Or ‘The Remaining 6 Things I learnt at the Washington conference of FIGT’. (For details of the Families in Global Transition organisation, see this website: http://www.figt.org/). This is Part Two from yesterday’s blog and I couldn’t resist this beautiful image of the cherry blossoms, although they did not quite look like that last week, more like a hesitant pink mist. *
7. No matter how many coffee breaks, working lunches and dinners there are, you will never get a chance to meet all the interesting people you want to meet (including all your Twitter friends). I keep looking at the attendee list and saying: ‘Oh, no, he was there too? Oh, no, how could I have missed her?’
8. One group of expats that was under-represented are the academics. So, Ph.D. students,post-docs and lecturers from different cultures who meet abroad, get married and then move on to the next position. They do represent a different kettle of fish than diplomats or missionaries or army personnel, because in many cases the spouses want to continue their research careers as well, so the ‘trailing spouse’ scenario is even more unacceptable. On the other hand, I wonder if there are differences in how these highly-educated parents are talking to their children during these global transitions.
9. You go there for the big ideas, but you come back with lots of little practical tips. I now have a clearer understanding of how to add the pesky Twitter button on my blog, where to find excellent stock photos and what refreshments to serve to your international writers’ group.
10. You might even find yourself a job. Having exchanged business cards and kept in touch, a number of participants at previous conferences were top of mind when companies were looking to recruit specialists.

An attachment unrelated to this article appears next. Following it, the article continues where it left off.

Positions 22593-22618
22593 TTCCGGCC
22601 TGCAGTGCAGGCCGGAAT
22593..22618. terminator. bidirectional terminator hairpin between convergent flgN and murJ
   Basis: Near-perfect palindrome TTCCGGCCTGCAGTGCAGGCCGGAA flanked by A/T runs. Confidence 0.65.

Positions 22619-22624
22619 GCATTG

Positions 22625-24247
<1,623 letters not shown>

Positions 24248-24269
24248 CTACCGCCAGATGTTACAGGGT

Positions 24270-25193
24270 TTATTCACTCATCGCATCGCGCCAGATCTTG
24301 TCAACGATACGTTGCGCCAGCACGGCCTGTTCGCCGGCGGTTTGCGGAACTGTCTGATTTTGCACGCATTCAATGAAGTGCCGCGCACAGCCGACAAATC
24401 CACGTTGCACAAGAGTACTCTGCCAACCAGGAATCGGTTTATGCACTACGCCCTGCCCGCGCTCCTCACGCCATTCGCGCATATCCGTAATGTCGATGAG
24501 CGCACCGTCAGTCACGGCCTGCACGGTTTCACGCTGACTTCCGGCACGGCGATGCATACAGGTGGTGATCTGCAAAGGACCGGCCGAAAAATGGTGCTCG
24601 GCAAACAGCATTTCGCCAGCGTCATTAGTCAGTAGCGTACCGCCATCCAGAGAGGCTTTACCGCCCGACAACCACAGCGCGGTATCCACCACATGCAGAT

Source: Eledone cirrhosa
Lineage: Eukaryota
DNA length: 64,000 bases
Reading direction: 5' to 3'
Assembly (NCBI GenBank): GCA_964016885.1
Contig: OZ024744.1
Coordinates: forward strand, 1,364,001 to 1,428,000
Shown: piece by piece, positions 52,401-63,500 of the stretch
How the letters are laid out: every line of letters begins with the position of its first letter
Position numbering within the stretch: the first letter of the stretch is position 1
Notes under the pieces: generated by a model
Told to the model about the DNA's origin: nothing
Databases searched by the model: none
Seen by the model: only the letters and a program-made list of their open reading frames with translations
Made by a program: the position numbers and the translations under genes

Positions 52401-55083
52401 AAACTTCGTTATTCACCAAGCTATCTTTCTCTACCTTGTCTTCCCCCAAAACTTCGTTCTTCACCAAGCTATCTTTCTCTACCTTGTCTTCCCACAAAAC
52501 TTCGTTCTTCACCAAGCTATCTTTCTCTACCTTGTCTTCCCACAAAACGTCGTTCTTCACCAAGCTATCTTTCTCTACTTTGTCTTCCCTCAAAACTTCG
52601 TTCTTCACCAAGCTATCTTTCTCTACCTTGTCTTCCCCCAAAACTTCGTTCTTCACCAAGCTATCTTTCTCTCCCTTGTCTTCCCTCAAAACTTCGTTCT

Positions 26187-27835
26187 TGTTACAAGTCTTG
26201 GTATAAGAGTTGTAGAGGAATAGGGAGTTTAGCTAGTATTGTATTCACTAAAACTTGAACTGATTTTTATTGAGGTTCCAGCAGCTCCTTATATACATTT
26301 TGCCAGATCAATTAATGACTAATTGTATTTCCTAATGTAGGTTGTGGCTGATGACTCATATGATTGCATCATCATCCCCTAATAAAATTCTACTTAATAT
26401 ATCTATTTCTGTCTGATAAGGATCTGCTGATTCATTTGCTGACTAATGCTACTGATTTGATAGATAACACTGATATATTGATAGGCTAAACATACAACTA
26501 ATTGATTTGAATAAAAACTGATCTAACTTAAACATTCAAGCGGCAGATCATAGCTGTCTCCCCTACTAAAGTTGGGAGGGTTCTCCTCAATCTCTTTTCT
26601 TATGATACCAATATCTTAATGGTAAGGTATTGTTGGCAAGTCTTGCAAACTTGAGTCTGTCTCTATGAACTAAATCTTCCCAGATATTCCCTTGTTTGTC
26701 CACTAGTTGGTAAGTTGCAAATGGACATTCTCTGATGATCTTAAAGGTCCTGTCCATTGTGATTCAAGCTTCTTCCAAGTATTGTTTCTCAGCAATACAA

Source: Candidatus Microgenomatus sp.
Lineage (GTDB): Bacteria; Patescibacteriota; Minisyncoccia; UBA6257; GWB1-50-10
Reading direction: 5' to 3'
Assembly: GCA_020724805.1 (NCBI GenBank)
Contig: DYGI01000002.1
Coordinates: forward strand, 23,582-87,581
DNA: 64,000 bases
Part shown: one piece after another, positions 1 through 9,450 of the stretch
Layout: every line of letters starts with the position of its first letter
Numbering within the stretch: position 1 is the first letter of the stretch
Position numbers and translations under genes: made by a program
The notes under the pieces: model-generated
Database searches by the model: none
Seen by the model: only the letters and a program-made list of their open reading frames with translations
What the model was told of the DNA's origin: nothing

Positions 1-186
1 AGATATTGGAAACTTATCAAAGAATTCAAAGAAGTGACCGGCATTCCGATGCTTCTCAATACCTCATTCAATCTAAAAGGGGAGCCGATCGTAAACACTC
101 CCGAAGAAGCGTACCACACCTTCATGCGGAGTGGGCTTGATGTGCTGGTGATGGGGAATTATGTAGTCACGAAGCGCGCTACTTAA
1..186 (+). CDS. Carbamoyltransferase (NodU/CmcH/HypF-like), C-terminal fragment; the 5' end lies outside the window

11. Don’t forget your camera ! I did and was cursing about it daily. It would have been an excellent opportunity to capture images of all the friends I made, to conduct short interviews with the numerous experts there… and perhaps to have my own pictures of cherry blossoms.
12. Take a little bit of time off. No matter how passionate you are about your subject area, the long days in an enclosed space, overdosing on caffeine, will wear you out. Do recharge your batteries and see something of the town you are in, especially if you are as fortunate with the weather as we were last week. I used to work a few months a year in DC, so I didn’t feel the need to go to all the museums this time, but I did reconnect with some dear friends, go for walks in old favourite haunts and enjoy authentic Mexican food (which is a bit harder to find in the UK). It felt like a mini-break and I am sure helped with the digestion of information!
What do you like best about international conferences? And what annoys you most about them? Perhaps next time I will talk about that.
* For the original image and more details about the cherry blossom festival in DC, look at this website http://chuvachienes.com/2010/03/28/the-national-cherry-blossom-festival-in-washington-dc/